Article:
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Safety - Health Fair

Employee health is a critical element of safety in the workplace. Everyone knows that it is important to take care of their health, but many still engage in unhealthy practices due to ignorance or a lack of active involvement in their own wellbeing. Running a health fair is an excellent solution to this problem, providing a platform to educate and engage employees on a variety of safe health practices.


To run a health fair that teaches employees valuable health and safety information.

What is a Health Fair?
A health fair is an educational and interactive event designed to provide health and wellness information to a group of people. In this case it is specifically aimed at employees in a workplace. The fair involves an array of exhibitors and vendors who are all focused on issues of health, wellness, fitness and other lifestyle improvements, gathered in a communal space. In addition to these displays and presenters, health screening opportunities may be available for interested parties. Some of the options present at health fairs can include health skills training, community resource sharing and health education opportunities. Health fairs can vary in size depending on the organization and team needs but regardless of scale careful preparation is required.

How does a Health Fair improve employee engagement and culture?
Health fairs are typically company-wide events that pull employees from an assortment of teams. As such they’re a great social gathering that allows for staff to intermingle in new combinations, creating a space for networking opportunities and improved engagement across the board. The health fair is also a testament to the organization’s commitment to employee health and safety, ultimately letting staff know that they are valued and appreciated by the company. This is a feeling that will be paid back with workers who return the favour. Lastly, with health education and screening, employee health will be increased, freeing them up from potential productivity dampeners and allowing them to engage more wholeheartedly with their jobs.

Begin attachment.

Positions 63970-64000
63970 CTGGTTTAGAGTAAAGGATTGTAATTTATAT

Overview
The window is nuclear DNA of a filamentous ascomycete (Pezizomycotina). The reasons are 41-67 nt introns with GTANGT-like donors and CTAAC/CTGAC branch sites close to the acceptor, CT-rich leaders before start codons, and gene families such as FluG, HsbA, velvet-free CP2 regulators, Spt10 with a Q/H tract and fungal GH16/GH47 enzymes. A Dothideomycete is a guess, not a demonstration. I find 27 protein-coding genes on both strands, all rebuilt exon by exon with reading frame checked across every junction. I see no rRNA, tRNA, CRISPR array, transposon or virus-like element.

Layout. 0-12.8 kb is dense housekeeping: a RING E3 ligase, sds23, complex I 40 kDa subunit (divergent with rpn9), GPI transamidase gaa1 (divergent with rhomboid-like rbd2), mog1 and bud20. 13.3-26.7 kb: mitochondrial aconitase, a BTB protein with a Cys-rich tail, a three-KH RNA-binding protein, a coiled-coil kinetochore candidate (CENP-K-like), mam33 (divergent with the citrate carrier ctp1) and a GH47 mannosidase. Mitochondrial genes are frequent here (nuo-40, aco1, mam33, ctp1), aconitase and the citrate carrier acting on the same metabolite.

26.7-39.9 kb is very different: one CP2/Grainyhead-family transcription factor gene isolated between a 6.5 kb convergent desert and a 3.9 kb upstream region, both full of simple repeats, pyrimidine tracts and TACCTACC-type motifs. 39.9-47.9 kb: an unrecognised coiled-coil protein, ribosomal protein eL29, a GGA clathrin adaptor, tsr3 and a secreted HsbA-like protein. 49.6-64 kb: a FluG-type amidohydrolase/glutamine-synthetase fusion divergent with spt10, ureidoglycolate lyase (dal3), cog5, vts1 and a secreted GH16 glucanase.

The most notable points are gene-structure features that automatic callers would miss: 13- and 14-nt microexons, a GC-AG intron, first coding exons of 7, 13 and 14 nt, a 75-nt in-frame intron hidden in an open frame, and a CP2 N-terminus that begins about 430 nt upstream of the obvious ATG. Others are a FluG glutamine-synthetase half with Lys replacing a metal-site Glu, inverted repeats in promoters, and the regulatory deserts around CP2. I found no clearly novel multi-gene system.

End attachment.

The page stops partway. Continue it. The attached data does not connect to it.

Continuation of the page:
What are the benefits?
Improved employee education about health
Large company gathering that promotes relationship building
Provide employees with access to health skills and resources
Health screenings to catch employee issues ahead of time, allowing for preventative measures rather than missed time

How do you conduct a Health Fair in the workplace?
These events require a lot of planning and preparation to run well. Even small health fairs are complex coordinated events that pull together outside and internal resources in a dazzling interweaving of information and displays. Conducting such an event in the workplace requires more than just a simple plan, but instead necessitates early preparation and lots and lots of promotion to draw in the office crowd. Generally, it makes sense to adapt the exhibits to the needs of the organization. The specifics of attendees and exhibits can vary wildly but the overall guidelines remain the same – prepare, promote and execute.


Run A Health Fair

Form a planning committee. The size will depend on the scale of the event, but this committee should be formed anywhere from six to 12 months ahead of time. This group will help with brainstorming and the logistics of the next steps.